The Hotel Show Commentary: “Tune Down Expectations”


Laurent A. Voivenel, Senior Vice President, Operations and Development for the Middle East, Africa and India, Swiss-Belhotel International, was among the top speakers today at The Hotel Show being held at the Dubai World Trade Centre from 18 to 20th September, 2017. Speaking at the Middle East Hospitality Leadership Forum, Laurent participated in a panel discussion on the booming mid-market in Dubai and its ongoing effect on 4* & 5* operators.

Elaborating on some of the factors affecting the market, Laurent stated, “The hotel industry in the region is being reshaped by digital and technological advancements, new market players particularly regional independent operators, changing consumer behaviour, online distribution battle, over supply of rooms and emergence of new forms of competition such as AirBnB. We are increasingly witnessing a shift in key source markets to lower spending regions due to growth in low-cost carriers and expanding middle class, and this necessitates the development of more mid-market hotels.”

Few months back Dubai crossed the 100,000 rooms tally with a current inventory of 104,138 keys spread across 679 hotels. Of this only 38% fall within the 1 to 3-star classification, with the remaining 62% representing 4-star, 5-star or hotel apartments.

By 2020, Dubai’s goal is to reach 20 million visitors and 160,000 rooms. Laurent said, “Nearly 30% of hotels will be in the mid-market category in the upcoming supply but it will still be less than the demand. To reach the goal of 20 million visitors by 2020, the city needs to achieve an annual visitor growth of 7-8% and this can only be achieved by targeting a wider range of visitors and mass tourism markets.”

Laurent further stressed, “The hotel supply pyramid is no doubt upside down. There is huge percentage of luxury offerings at the top and relatively weak mid-market supply at the bottom. Over supply of rooms in the luxury segment is putting a tremendous pressure on rates that in turn is affecting ROI. Dubai’s 5 &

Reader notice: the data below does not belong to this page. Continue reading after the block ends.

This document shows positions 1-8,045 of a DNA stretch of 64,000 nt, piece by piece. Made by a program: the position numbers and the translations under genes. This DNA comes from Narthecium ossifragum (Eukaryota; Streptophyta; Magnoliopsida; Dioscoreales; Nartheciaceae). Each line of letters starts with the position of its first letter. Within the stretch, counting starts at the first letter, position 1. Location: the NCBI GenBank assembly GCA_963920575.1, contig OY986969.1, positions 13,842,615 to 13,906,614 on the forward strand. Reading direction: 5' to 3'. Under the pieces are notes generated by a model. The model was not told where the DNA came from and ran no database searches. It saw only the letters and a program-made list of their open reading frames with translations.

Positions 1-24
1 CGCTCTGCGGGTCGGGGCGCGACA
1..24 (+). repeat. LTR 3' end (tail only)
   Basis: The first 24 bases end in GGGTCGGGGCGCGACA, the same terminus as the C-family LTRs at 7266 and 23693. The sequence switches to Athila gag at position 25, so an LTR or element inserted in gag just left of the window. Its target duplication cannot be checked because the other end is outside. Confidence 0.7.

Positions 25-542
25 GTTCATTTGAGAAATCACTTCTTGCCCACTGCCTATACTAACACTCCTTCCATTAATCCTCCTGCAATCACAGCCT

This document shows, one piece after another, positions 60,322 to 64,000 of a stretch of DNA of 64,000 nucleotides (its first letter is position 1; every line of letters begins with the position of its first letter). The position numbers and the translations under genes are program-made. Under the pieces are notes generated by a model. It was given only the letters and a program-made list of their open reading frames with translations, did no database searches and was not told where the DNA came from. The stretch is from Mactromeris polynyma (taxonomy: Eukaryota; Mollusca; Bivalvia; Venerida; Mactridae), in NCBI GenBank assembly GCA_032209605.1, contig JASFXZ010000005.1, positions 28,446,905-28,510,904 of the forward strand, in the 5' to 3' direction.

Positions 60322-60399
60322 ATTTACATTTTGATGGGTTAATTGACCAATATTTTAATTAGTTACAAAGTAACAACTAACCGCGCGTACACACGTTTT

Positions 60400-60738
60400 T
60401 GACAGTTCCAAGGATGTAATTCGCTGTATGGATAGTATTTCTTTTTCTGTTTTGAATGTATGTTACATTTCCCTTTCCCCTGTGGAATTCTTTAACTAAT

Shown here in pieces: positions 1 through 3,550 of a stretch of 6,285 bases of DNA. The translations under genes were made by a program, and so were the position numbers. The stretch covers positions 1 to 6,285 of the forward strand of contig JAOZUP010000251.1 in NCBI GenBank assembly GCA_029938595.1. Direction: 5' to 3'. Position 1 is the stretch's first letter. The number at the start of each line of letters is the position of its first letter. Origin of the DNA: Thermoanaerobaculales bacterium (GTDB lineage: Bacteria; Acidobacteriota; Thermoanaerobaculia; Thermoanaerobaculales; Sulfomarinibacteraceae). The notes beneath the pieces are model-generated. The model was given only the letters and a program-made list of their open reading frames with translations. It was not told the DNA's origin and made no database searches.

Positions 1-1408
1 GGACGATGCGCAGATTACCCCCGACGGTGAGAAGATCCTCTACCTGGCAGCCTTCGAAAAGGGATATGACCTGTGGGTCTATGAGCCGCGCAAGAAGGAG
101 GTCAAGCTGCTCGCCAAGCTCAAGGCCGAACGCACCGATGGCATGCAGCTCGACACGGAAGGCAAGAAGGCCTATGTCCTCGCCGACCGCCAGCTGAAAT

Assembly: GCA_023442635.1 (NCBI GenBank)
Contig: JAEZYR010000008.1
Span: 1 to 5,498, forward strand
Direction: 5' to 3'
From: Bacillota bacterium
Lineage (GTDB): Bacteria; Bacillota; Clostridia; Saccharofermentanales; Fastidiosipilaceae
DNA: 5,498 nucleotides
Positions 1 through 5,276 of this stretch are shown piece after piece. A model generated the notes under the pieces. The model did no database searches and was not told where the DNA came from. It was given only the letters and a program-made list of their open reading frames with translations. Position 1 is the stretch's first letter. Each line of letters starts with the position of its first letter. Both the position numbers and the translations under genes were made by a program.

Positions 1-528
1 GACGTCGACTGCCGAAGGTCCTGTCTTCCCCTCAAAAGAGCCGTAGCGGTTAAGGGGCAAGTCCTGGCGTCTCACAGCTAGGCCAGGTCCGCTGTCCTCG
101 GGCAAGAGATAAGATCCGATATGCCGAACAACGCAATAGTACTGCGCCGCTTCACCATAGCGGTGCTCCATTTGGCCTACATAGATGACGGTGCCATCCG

4-star hotel rooms contribute more than 30% of the hotel rooms that are available, whereas in mature markets 5 & 4-star rooms make up only 10% of all the rooms. Dubai is working towards growing its inventory of mid-scale hotels to address this huge market gap.

Speaking about the rate war, Laurent said, “Market Distortion is dictated by the volumes which impact the average rate. If the volume of business is to grow at the pace of supply of key inventory then the market distortion will be minimum. Unfortunately the supply is growing faster than the demand which is putting pressure on the market. Operators and owners, therefore, need to tune down expectations. This could mean getting used to lower occupancies of 70% as an average rather than 80% which was normal until recently.”

Laurent concluded, “Dubai’s tourism fundamentals are extremely strong and its vision incomparable. The solid foundation that the government has put in place through broadening portfolio of leisure and business attractions and facilities, diversification of source markets, collaboration between various business sectors will continue to boost and sustain demand.”


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